Tag Archives: Bunker Monument

Boston: A Different Sort of City

I’m at the point, writing this, where I can look back and compare various American cities. Because they are all different. It’s easy, I think, when you grow up knowing one city, and calling it “the” city, to believe that you know what cities are like. But really, you only know what that one city is like. Every city has its own life, and while some share enough characteristics for there to be a sameness about them, I still think if you stayed there long enough you’d come to delight in the differences. And even though I barely had enough time in Boston to get more than a glimpse of the differences there, I know it was not a city in the same way Melbourne is.

People speak about Boston with a kind of reverence. It’s certainly an old city, and it revels in this more than other cities I’ve been to. With the Boston Common as the heart of the city, and the government buildings surrounding it, it feels stately.

A swan boat on the lake in the Boston Common.

When in Boston, there is one thing everyone asks you: “Have you done the Freedom Trail?” The red line that scores the cobbled street from the Common to Bunker Hill is dotted by tourists. Some are being herded along by costumed guides. Others, like me, are peering from their guidebooks or maps to the plaques on the walls. It says something about a city when the major attraction is not the tallest building, or the house of someone famous, or a sign, but a walk dedicated to the city’s history.

A typical plaque on the Freedom Trail. Unfortunately, this particular landmark is now a Mexican restaurant.

By the time I made it up the 294 steps of the Bunker Monument, where only the most dedicated of the tourist hoarde remained, I’d learnt an awful lot about Boston. And the nice thing was that for once it wasn’t so hard to imagine myself back there. If I ignored the tourists, and shut out the horns of the duck boats, it was rather easy to see Paul Revere and his ilk striding the same streets I was.

The Bunker Monument.

Of course, Boston isn’t all about its revolutionary past. It’s also home to Harvard University. Or “Hahvahd” as it’s pronounced by real Bostonians. Stately and smart. I did a guided walking tour of the campus, and was looking forward to showing off my own intelligence at the statue of three lies. But apparently everyone else on the tour has seen “The Social Network” as well.

Like so many things I’ve seen in America, I had to keep reminding myself that this was a real place, and not part of an elaborate movie set. Having visited Warner Bros. Studios, I know exactly how elaborate movie sets can be. But all the buildings had both a back and a front, and those were real soon-to-be-college students wandering the lawns.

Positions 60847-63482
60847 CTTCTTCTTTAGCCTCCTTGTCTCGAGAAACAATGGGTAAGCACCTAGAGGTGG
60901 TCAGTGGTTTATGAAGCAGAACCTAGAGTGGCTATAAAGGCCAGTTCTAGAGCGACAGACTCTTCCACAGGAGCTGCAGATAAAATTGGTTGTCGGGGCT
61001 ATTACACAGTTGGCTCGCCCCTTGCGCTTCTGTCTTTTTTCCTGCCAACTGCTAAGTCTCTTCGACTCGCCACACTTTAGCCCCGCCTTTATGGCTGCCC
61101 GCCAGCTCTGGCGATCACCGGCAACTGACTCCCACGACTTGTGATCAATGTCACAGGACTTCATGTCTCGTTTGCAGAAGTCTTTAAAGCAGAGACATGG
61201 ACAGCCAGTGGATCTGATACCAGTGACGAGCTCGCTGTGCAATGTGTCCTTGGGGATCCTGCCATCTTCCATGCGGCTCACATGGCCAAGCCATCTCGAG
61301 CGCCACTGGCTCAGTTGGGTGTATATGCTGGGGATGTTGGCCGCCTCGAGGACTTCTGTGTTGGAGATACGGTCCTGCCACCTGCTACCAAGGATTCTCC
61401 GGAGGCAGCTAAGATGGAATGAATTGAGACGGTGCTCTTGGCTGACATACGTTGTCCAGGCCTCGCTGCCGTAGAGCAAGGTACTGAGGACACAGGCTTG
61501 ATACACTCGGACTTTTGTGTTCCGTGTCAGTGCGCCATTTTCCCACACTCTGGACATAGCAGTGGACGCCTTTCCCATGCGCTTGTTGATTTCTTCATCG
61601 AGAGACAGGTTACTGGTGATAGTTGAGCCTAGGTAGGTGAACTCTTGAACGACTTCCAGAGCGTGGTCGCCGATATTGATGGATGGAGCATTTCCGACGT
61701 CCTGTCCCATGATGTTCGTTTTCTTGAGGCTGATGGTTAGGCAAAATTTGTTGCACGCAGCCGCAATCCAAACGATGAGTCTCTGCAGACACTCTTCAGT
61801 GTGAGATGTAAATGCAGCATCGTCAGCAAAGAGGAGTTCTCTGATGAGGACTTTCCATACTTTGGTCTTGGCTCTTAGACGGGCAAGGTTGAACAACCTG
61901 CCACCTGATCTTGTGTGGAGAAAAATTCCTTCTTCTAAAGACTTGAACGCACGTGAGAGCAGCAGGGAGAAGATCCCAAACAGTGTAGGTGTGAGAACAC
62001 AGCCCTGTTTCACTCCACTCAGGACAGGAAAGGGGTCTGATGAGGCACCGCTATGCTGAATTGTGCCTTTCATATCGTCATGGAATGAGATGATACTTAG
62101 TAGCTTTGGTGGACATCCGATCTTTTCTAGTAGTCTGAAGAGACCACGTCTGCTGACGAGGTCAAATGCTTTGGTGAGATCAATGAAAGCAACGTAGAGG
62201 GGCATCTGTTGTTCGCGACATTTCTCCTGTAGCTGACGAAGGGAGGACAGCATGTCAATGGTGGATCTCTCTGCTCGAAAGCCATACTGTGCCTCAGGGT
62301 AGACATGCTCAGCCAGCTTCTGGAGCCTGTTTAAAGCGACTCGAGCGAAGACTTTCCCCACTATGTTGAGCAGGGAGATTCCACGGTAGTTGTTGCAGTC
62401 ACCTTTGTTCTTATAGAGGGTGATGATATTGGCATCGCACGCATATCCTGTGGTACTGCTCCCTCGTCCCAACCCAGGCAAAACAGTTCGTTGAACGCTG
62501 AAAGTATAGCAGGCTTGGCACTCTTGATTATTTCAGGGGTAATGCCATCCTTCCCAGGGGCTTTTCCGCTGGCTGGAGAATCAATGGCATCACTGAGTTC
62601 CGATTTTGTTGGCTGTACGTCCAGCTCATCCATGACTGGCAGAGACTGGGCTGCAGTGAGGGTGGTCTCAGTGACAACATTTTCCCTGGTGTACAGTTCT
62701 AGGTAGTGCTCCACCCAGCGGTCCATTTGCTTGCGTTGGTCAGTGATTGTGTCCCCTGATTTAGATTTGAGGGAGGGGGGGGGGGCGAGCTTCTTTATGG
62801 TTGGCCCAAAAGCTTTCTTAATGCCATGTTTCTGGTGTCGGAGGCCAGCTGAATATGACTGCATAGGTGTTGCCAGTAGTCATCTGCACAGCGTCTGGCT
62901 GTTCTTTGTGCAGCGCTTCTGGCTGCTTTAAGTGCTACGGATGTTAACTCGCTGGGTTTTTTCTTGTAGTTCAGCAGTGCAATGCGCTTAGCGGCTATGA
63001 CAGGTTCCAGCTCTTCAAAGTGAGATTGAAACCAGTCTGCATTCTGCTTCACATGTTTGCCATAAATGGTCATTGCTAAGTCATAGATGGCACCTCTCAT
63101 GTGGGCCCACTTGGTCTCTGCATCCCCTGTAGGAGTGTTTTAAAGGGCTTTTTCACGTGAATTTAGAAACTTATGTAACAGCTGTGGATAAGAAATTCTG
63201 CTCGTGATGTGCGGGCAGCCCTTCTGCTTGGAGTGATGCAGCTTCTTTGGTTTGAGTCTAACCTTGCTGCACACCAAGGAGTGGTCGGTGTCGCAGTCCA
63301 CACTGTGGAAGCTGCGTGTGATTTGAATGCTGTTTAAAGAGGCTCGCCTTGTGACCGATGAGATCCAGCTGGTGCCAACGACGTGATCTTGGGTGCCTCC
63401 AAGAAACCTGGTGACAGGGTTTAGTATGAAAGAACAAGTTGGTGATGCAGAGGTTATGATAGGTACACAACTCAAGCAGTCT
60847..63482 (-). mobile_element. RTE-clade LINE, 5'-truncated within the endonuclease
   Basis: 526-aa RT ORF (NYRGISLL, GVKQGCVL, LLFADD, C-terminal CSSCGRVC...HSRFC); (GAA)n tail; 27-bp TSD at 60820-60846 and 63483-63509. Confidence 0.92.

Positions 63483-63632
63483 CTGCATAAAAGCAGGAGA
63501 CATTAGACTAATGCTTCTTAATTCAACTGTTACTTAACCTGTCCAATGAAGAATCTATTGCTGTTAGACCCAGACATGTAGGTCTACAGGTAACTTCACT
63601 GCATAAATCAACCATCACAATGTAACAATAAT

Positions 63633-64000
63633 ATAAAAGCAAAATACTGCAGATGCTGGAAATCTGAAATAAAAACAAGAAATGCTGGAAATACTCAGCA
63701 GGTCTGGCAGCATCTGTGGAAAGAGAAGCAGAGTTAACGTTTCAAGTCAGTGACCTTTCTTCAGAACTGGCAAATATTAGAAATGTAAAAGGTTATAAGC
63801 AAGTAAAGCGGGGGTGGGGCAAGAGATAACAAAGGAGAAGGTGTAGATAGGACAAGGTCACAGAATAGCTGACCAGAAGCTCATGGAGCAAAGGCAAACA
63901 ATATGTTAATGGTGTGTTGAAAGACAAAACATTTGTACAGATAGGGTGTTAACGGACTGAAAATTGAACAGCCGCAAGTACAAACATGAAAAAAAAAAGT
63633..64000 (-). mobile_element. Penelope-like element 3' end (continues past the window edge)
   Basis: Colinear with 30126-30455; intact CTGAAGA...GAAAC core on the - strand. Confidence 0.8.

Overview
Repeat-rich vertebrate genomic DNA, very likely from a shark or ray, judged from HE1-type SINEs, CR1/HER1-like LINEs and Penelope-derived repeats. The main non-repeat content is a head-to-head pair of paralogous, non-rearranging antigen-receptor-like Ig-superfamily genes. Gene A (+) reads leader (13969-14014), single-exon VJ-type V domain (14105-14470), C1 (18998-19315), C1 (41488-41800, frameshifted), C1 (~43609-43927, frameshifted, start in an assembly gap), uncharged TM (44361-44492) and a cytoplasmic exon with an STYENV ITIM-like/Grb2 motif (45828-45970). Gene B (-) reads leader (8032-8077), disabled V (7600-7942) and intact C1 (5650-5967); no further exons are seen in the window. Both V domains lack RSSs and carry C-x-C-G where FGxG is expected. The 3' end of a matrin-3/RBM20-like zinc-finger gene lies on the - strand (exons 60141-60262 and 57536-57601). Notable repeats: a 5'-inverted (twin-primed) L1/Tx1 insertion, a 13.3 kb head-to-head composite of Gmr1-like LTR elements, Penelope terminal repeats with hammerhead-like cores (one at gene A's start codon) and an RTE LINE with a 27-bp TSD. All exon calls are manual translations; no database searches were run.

For the record, the three lies are that, in contrary to the plaque which reads “John Harvard, Founder, 1638,” the university was founded in 1636, John Harvard wasn’t the founder of it, and it’s not even a statue of John Harvard.

There was one experience I had in Boston that I hope I never have to endure again, and also that relates a little to this idea of city “sameness.” In most of the cities I’ve visited so far, if you walk for long enough you’ll come across a group of black guys doing a street performance. If you’ve seen it once, and think it’s original, it’s not. They even use the same jokes in New York as they do in Santa Monica. Basically, five or six of these guys demonstrate how skilled they are at break-dancing and doing flips, and then they drag a child from the growing crowd and teach him some move that everyone thinks is adorable. And then they grab another four or five unfortunate people from the crowd.

My father, if standing in a situation like this, will nine times out of ten get picked. Perhaps it’s genetic. In Boston, it was my turn.

If you think one guy taking a fifty-metre sprint toward you and then leaping over you and four other people while you crouch down and hug your knees for dear life is terrifying, you’re perfectly right. But what is more terrifying is the waiting. The three or four times he does the run-up and doesn’t jump. The riling up of the audience. And the trust. Not of the guy jumping, but of the people you’re standing with. Because if any one of them panics, your future does not look bright.

Luckily, I made it out alive. But now I do what my father always does, and hurriedly retreat to the back of any forming crowd.

Boston looking beautiful.

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